The difficulties that Mirka's headstrong adventurousness gets her into, and her inventive strategies in dealing with them, continue to please. In this second book, the other people in her world have a stronger hand in helping her-- from the troll and the witch to her sister, brother and stepmother... even though the troll and the witch took advantage of her impulsiveness to cause the trouble to begin with. Mirka is the perfect middleschooler, convinced that she knows everything she needs to know...more
As much fun, and with as much wisdom, as the first one. I only didn't love it as much as the first one because I loved the first one beyond description.
Monica Edinger
Yay! Wondered if this would be as excellent as the first and it was!
Nicola Mansfield
Reason for Reading: I haven't read the first book in this series (soon to be rectified!) but this sounded so charming I had to go ahead and read it anyway.

The portrayal of an Orthodox Jewish family is a breath of fresh air in the book. It is lovely to have God spoken of simply and with reverence in a mainstream book. I enjoyed all the Jewish references to words, customs and culture which made this a unique book in the fantasy genre. A delightful story that had me glued to the pages in one sittin...more
What do trolls, witches, and meteorites all have in common? Mirka, the brave Jewish heroine of this story. Mirka marches to the beat of her own drum. She chases adventures and loves to sword fight and play hero, even if she fumbles a few things up first.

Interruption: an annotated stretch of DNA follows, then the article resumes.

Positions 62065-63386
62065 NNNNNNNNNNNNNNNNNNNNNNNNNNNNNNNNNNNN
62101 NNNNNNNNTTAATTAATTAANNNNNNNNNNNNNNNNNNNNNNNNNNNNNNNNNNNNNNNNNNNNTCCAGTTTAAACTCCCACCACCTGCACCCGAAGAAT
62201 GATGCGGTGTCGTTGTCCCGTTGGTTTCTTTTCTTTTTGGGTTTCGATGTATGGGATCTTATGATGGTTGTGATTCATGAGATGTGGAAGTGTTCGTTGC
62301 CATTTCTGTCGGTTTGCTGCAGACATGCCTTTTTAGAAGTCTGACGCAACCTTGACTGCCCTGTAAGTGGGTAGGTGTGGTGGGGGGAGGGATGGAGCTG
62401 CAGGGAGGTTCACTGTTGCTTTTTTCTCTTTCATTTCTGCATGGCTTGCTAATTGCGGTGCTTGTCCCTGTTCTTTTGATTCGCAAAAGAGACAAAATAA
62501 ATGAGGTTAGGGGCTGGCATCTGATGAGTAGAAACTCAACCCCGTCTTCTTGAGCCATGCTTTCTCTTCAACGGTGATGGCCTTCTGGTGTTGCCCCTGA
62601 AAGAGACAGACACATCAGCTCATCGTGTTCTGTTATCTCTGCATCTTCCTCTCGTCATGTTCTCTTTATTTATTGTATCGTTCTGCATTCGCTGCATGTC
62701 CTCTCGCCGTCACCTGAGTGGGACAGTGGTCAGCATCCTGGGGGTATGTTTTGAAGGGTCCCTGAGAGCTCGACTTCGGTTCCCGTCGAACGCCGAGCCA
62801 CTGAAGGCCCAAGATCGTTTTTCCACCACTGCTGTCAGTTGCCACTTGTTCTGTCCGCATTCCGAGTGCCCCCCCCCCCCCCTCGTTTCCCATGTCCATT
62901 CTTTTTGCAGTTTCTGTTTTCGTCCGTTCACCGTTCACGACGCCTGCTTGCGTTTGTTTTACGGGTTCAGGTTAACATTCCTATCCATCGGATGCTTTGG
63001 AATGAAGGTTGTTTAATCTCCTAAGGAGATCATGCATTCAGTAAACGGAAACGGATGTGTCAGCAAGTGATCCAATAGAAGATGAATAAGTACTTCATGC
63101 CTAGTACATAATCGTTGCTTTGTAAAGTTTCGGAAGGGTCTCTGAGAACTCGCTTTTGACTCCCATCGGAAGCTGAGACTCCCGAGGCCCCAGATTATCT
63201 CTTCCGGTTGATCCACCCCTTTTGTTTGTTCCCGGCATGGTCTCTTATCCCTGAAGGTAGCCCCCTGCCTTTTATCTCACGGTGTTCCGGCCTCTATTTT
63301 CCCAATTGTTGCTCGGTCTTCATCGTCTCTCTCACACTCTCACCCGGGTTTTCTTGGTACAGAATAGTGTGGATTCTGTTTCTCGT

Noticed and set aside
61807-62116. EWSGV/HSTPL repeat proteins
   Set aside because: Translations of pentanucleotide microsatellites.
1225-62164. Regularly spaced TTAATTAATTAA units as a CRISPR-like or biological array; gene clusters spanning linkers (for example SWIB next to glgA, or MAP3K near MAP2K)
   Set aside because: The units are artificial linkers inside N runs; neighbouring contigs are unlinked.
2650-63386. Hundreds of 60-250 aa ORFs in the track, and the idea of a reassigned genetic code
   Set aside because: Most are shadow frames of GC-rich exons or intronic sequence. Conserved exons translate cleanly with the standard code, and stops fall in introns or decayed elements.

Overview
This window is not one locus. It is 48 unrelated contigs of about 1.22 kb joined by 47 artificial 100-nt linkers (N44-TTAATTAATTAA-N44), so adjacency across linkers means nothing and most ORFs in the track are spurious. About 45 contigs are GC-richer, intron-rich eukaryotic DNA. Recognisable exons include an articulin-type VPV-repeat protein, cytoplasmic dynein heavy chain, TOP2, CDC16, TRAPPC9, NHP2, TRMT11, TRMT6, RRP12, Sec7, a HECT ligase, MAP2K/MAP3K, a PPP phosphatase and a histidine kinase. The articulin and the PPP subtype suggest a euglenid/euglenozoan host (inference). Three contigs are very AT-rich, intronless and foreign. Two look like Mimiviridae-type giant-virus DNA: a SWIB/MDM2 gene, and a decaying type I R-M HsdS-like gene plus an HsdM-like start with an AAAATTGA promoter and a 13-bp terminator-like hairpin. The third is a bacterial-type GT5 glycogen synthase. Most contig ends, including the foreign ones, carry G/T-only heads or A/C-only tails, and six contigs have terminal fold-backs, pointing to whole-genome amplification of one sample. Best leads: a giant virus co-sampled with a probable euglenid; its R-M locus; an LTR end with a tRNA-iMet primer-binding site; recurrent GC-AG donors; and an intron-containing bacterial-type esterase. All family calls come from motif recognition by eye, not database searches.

A troll sends a meteoroid speeding toward Earth and Mirka races to inform the witch who is the only person who stands a chance of warding off certain doom. At the last minute, the witch changes the meteorite into a girl using a few strands of Mi...more
This book has everything going for it that Mirka's first adventure does: a great female protagonist, seamlessly integrated facts about Jewish culture, epic knitting scenes, and a heaping dose of humour. In this adventure Mirka narrowly saves her town from being destroyed, then ends up having to deal with a doppelganger who is better than her at everything and keeps stealing her food to boot. I love Mirka for her flaws more than her strengths, and it's nice to see her make this same realization a...more
Rebecca Reid
In the first volume, Mirka fights a troll in order to win a sword, but her battle ends up being different from what she expected! In this second volume, Mirka learns that a meteorite is coming to the earth. The witch helps her by transforming the meteorite, but it was not quite what she was expecting! Once again, Mirka must come to terms with herself in the humorous challenge she faces in this volume.

Hereville is such a blend of creativity that I really enjoy reading it, and I imagine the intend...more
Wandering Librarians
When we last saw Mirka, an 11-year old Orthodox Jewish girl, she had outsmarted a troll and won a sword. When the troll sends a meteorite to destroy his enemy, the witch, Mirka runs to warn her, as the meteorite will destroy all of Hereville. The witch stops the meteorite by transforming it into a girl. Into someone who looks exactly like Mirka. Metty (as the meteorite is called) is delighted to be part of Mirka's family, and at first Mirka thinks it's a great idea too. Metty can go to school fo...more
I obtained a Advance Reader Copy from Netgalley. As other reviewers stated the graphic novel was not rough sketches in the last half of the book, but it now way did that distract from the story of Mirka. It only made me want to read more and see the final product!